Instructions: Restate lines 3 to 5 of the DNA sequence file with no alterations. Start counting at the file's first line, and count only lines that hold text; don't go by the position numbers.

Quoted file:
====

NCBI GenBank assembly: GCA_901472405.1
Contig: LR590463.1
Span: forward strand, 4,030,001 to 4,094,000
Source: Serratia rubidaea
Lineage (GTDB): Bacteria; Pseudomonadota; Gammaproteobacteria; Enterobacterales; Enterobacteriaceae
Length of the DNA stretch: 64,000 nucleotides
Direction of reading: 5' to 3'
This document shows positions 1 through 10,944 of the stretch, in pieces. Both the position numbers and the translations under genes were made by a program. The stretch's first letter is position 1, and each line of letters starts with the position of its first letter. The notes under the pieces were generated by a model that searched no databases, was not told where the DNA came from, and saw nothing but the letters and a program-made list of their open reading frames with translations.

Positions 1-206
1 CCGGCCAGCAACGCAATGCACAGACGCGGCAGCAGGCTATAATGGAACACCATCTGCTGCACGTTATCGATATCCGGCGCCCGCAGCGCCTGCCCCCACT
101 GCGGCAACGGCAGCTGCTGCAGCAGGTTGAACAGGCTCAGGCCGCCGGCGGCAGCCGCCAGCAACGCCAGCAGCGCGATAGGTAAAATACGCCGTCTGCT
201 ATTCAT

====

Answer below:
Span: forward strand, 4,030,001 to 4,094,000
Source: Serratia rubidaea
Lineage (GTDB): Bacteria; Pseudomonadota; Gammaproteobacteria; Enterobacterales; Enterobacteriaceae